Improving Li-ion battery performance using 3D printing

Since their invention in the 1970s, lithium-ion batteries (LIBs) have become a cornerstone of modern society, powering everything from personal portable electronics to space satellites. This technology has made such an impact in shaping the world that its inventors, John B. Goodenough, M. Stanley Whittingham, and Akira Yoshino received the Nobel Prize in Chemistry in 2019.

There is still significant ongoing research in improving LIB performance, as they are not only essential to meeting the requirements of the devices of the future — ones that are smaller and cheaper, with substantially longer battery lives and faster charging capabilities — they are also critical to realizing a more sustainable and greener society.

Emerging technologies that rely on batteries, such as electric vehicles and grid-scale energy storage for renewable energy sources have the potential to reduce society’s dependence on fossil fuels and combat climate change. However, these applications all require batteries with higher energy densities and/or faster charge and discharge rates than are currently available.

The energy and power densities of conventional LIBs that use planar electrodes are often coupled. This means that for a given footprint area, increasing the mass of an electrode will increase the energy density, but the resulting increased electrode thickness will reduce the power density due to the longer distance that the ions and electrons must travel.

If this relationship could be decoupled, then the energy and power densities of the LIB electrodes could be simultaneously improved. 3D architecting of an electrode material allows for thick electrodes to be comprised of micro and nanosized constituents, effectively increasing the mass loading of the electrode without the problems associated with longer transport lengths.

Additive manufacturing is a promising route to fabricating these types of 3D architected electrodes and has been explored extensively in recent years. However, almost every demonstration of this process so far has revolved around the extrusion of nanoparticle inks, which are limited in terms of the resolutions and geometries that can be achieved. Vat photopolymerization techniques offer better resolutions and are able to access more complex geometries but have struggled to fabricate nonpolymeric electrode materials.

In two articles recently featured on the covers of Advanced Energy Materials and Advanced Materials Technologies, a team of researchers led by Professor Julia R. Greer at the California Institute ofTechnology (Caltech) developed two facile methods for fabricating carbon and lithium cobalt oxidestructures using digital light processing printing, and showed that these materials could be used as 3DLIB anodes and cathodes respectively.

Central to both methodologies is the use of thermal post-processing treatments to convert a 3D printed polymer into the desired electrode material. “Pyrolysis of polymers has been known to result in the formation of carbon”, explains Kai Narita, a graduate student from the Greer group and lead author of the study in Advanced Energy Materials. “Our approach exploits this phenomenon to fabricate 3D carbon materials. We simply use a commercially available photoresin with digital light process printing to create 3D polymer structures, which we then pyrolyze at 1000˚C to convert into carbon ones.” The team then showed that these 3D carbon materials could function as anodes in a LIB, reporting excellent performance and stability, and also showing how transport lengths in the electrode affect rate performance.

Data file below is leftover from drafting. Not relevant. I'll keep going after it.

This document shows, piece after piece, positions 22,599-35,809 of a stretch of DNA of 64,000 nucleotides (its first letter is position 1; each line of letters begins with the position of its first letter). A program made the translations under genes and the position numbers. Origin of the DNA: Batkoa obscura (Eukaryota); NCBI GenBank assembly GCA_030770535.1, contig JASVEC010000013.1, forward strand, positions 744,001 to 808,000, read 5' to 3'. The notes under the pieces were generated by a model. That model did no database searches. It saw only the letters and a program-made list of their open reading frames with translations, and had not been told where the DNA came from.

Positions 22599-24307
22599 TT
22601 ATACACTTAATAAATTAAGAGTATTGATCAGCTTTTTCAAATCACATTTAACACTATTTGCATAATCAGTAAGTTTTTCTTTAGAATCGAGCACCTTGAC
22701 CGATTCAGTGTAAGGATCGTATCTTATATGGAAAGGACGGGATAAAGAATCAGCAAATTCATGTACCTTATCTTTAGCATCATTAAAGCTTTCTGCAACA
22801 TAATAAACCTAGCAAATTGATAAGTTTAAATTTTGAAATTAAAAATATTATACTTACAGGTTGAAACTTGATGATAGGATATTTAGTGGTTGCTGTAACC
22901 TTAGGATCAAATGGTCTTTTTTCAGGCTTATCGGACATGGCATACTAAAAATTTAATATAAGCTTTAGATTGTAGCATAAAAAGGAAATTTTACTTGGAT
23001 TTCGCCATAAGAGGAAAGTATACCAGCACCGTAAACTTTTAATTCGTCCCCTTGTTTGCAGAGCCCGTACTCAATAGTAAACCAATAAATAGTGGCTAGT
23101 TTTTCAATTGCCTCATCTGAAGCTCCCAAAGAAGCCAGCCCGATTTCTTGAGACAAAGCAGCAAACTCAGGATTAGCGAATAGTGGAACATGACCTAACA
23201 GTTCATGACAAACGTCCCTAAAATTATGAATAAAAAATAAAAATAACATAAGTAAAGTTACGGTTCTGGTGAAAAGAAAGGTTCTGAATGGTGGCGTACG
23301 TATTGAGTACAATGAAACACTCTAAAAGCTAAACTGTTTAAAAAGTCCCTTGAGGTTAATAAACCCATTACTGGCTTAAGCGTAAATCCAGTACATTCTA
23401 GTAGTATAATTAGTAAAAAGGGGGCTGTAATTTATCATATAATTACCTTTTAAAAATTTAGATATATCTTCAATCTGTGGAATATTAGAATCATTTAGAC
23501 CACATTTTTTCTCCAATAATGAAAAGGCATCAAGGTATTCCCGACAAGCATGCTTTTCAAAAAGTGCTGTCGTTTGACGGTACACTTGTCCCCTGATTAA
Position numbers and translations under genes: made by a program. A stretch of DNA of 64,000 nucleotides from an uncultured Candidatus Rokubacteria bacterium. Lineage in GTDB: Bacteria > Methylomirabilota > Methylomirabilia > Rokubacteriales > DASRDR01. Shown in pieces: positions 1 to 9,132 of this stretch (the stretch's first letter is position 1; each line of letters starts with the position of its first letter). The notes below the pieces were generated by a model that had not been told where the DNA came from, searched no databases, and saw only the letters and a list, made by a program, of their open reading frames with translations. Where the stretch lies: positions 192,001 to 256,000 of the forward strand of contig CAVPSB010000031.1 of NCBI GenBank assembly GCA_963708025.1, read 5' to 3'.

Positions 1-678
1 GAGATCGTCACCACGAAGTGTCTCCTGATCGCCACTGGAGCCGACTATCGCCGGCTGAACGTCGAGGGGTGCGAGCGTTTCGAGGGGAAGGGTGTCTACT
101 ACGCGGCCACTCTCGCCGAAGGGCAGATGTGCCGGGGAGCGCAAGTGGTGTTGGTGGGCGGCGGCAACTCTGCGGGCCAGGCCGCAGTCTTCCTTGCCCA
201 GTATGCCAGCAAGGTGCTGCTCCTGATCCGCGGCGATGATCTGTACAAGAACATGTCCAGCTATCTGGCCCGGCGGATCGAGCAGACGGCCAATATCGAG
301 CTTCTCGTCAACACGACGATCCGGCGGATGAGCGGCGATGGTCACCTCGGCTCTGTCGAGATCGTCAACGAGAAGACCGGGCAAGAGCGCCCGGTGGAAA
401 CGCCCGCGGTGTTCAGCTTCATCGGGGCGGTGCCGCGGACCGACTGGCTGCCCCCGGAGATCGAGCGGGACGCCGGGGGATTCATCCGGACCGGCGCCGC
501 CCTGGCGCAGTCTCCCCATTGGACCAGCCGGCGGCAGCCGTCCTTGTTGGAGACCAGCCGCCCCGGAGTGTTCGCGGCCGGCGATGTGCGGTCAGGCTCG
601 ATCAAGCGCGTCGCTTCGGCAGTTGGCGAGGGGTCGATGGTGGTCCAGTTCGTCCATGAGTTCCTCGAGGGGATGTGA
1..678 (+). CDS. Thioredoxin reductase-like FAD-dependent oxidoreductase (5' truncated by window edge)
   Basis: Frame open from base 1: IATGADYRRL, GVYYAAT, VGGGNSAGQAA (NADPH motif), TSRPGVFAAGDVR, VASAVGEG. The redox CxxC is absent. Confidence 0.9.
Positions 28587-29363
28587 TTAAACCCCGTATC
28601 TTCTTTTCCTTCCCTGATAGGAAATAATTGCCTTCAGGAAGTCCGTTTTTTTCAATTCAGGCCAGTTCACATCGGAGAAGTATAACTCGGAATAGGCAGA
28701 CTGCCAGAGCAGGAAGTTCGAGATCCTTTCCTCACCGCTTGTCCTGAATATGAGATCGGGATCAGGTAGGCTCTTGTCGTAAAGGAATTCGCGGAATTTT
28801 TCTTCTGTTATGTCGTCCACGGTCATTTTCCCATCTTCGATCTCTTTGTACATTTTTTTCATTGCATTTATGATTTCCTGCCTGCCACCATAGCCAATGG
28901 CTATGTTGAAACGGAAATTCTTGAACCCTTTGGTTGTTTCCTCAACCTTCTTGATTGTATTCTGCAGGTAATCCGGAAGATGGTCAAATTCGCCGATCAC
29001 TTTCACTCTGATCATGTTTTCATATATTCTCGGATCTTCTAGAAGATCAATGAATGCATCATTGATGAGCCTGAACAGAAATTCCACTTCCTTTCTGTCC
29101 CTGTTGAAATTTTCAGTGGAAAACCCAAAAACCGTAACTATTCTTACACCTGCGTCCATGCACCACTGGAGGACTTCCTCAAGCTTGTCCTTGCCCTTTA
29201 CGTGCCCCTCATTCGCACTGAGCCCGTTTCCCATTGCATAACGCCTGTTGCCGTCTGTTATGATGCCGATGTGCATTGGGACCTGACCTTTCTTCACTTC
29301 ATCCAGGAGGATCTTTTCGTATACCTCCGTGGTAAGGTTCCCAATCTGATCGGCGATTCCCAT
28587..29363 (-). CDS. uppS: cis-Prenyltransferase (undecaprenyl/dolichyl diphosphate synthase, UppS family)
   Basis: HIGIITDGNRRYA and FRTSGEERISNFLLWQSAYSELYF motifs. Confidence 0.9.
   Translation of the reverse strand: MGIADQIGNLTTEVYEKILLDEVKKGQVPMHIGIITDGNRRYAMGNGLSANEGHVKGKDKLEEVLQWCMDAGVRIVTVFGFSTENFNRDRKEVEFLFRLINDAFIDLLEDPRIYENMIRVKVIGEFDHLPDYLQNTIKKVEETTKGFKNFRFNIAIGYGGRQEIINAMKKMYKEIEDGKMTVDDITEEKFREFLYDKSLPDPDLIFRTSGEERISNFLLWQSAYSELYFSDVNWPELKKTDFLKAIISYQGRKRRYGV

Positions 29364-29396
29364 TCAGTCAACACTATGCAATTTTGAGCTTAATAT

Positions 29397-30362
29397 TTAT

To make the cathode material reported in Advanced Materials Technologies, the researchers designed a novel 3D-printable polymer system that could be converted into lithium cobalt oxide after thermal treatment. Solution combustion synthesis is a well-established materials chemistry technique to make metal oxides via the combustion of metal nitrates. The team combined this with digital light processing printing by designing a 3D-printable hydrogel system that contained dissolved metal nitrates. Thermal treatment of these hydrogels would then initiate the combustion reaction to yield metal oxide structures . By incorporating lithium nitrate and cobalt nitrate into the 3D printed hydrogel, they could be calcined in air at 700˚C to produce the lithium cobalt oxide structures. These materials were shown to be electrochemically active and could operate as 3D cathodes in a LIB. The study also highlighted the impact that the polymer composition had on the final microstructure and chemical composition of the calcined lithium cobalt oxide.

These studies show that vat photopolymerization of battery-relevant materials is now not only possible but can be achieved in a facile way using commercially available reagents and simple thermal treatments. Moving forward, the team is utilizing these techniques to study fundamental questions about how electrode architecture, such as topology and relative density, impact battery performance.

That knowledge can then be leveraged to design better 3D anodes, cathodes, and solid electrolytes, which can then be combined together to create fully 3D all solid-state LIBs with enhanced performance. “Creating 3D-sculpted electrodes, with full control over their architectural design, dimensions, and now – materials, is bringing us even closer to the eventual attainment of the Holy Grail, i.e. a scalable and reliable fabrication methodology of solid-state batteries that are safe, mechanically robust, and efficient,” says Professor Greer, who was inspired and encouraged by these research results. In the long run, Professor Greer envisions using these techniques to investigate how architecture can be used to improve other systems that require functional materials, with potential applications in catalysis, actuation, and photonics.